Women always ask me for my top tips on getting a “toned” physique. You want to know the truth? Pick up some weights and make them heavier than your purse.
Im still surprised by the number of women I talk to who think that the key to achieving the body they want is cardio – and hours of it! While cardio is an important tool for weight loss and fitness, it is not the only style of training that you should be focusing on. Resistance (weight) training is what gives your muscles shape, tone, and definition. Yet many women STILL buy into the cardio only myth or believe that if they do strength train 3-5 pounds is the most they should hang with. Wrong. Stick to the light weights and you limit your potential.
Get it out of your head right this second: you will NOT look like a body builder if you add regular weight training into your workout routine. In fact you may finally just achieve that lean, “toned”, body you are killing yourself over with all that cardio. How do you know it wont work if you haven’t really tried it?? It’s worth a shot…. be prepared to be impressed with your body and your results. Here are 16 great reasons you should add strength training to your life:
16 Reasons You Want To Strength Train.
1. Get ‘that body’ you really want (Lean, toned muscles; More definition)
How do you get more toned? Light weights and lots of reps right? At least that’s what we’ve been told for years to believe. However, training to “get toned” with high-reps and light weights will not provide the same benefits as lifting properly with heavy weights. Getting ‘toned’ requires two things to happen:
• Ridding excess body fat
• Increasing the size of muscle cells to provide shape.
‘Toning’ is all about building muscle. For some, it requires the additional removal of any fat covering up the muscle, but it is muscle itself that gives you sleek, sculpted curves so you don’t just look bony once you lose excess body fat. So how do you lose body fat and increase lean muscle concurrently? Combine a healthy amount of cardio / anaerobic exercise (HIIT, sprint-type workouts, plyometrics) with at least one to three weight workouts a week with weights that are a ‘just right’ challenge for you (heavyish weight with proper form).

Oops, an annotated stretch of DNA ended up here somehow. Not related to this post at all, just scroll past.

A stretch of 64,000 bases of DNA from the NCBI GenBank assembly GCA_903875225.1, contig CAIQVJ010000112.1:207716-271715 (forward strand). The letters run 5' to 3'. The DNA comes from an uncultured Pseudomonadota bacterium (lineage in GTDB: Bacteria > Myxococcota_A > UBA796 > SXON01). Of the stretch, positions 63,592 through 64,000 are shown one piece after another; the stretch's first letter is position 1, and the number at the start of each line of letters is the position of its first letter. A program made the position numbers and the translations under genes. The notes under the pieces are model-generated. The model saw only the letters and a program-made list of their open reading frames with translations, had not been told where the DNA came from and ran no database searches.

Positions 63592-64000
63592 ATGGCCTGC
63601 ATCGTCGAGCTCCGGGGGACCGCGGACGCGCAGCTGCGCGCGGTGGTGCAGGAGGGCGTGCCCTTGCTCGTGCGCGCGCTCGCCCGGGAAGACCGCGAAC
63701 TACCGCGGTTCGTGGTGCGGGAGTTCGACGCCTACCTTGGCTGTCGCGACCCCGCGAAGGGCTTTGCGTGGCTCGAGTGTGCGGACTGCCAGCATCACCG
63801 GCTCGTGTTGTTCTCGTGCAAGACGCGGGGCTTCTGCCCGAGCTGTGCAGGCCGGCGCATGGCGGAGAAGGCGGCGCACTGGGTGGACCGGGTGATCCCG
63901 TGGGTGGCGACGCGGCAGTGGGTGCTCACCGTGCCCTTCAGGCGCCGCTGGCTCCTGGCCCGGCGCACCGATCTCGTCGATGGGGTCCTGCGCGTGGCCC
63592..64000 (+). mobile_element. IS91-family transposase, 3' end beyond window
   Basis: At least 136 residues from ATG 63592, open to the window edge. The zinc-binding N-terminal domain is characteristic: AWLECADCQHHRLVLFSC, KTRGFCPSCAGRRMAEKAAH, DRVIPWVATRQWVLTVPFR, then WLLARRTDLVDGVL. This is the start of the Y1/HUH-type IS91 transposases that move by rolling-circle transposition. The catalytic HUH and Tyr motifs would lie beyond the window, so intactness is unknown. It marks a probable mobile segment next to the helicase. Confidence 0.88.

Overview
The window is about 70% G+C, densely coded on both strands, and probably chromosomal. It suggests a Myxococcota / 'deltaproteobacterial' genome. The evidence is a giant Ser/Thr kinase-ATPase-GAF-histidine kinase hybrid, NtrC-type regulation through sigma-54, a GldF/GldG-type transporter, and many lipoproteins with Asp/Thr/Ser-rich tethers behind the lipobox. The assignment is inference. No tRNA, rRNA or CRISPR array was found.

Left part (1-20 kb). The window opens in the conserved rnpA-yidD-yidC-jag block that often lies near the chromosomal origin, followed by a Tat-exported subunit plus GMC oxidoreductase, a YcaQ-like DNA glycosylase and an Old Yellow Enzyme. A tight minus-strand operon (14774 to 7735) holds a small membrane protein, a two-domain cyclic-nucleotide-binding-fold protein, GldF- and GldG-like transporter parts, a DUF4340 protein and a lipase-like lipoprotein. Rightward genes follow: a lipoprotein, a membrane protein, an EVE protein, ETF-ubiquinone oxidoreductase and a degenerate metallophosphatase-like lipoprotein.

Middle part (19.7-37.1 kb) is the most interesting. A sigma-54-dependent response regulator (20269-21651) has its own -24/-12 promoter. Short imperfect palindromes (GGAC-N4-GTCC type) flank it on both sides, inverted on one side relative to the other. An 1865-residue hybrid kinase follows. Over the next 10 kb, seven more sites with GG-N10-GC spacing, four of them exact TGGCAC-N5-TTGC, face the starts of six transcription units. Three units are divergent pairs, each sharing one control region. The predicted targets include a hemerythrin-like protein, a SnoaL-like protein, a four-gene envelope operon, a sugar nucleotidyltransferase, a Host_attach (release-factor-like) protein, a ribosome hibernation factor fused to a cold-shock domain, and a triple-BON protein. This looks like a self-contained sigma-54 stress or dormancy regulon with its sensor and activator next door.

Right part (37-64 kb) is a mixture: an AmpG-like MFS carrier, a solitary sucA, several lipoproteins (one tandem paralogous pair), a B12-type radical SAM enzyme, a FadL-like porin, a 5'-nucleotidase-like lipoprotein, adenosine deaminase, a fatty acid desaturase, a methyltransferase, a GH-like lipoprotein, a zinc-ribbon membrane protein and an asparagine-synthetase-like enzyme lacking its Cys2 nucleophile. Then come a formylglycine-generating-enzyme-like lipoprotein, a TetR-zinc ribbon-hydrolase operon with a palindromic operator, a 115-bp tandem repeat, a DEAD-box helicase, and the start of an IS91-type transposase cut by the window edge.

2. Strengthen Bones & Muscles. Lifting weights not only builds muscles, it makes for stronger bones too. Did you know an average woman can lose up 1% of bone mineral density every year? For men, it is not quite as much, but it adds up! After the age of 25, we lose more than one-half pound of muscle every year without a regular strength-training regimen. Add strength training to your arsenal of weapons against osteoporosis. When you strength train, the act of moving your bones through muscle action increases its density. Your skeletal system becomes stronger in response to the demands that strength exercise places on your body. Increased bone density will reduce the risk of fractures and chronic disease as you age. According to the American College of Sports Medicine (ACSM) you can significantly reduce your risk of developing osteoporosis by engaging in regular weight training workouts.
3. Burn More Calories. We tend to think of cardiovascular exercise as the calorie torcher necessary for losing weight. However, it’s better to lose inches AND gain muscle than to just simply lose pounds. Muscle, unlike fat, is metabolically active. Cardio burns calories during the workout. Strength burns calories both during AND after the workout. The Journal of Strength and Conditioning Research found that women who completed an hour-long strength-training workout burned an average of 100 more calories in the 24 hours afterward than they did when they hadn’t lifted weights. Replace 10 pounds of fat with 10 pounds of lean muscle and you can burn an additional 25 to 50 calories a day without even trying. This “afterburn” effect is the metabolism boost needed to maintain a healthy weight over time and maximize your calorie burn.
4. Lose More Fat. In addition to burning more calories, resistance training may help your body to burn more fat overall. Score! In one study on over 700 females, lifting weights for just 25 minutes three times per week led to the gain of nearly two pounds of muscle, and the loss of four pounds of fat. If you’re familiar with how physiques work, then you know that is a radical change in appearance!Now, picking up heavy things burns a respectable amount of calories on it’s own. No doubt about that. But that’s not why lifting weights is so effective for burning fat.When you lift something heavy, you’re setting your body up for metabolic reactions that allow you to utilize nutrients better and continue burning calories for up to 36 hours after your workout. There’s this thing called your Basal Metabolic Rate (BMR). It controls how many calories your body burns while you rest. As you gain more muscle, you increase your BMR, along with how much you can eat and still stay lean. The more lean muscle on your body, the less body fat you will store, and the harder it will be to gain weight.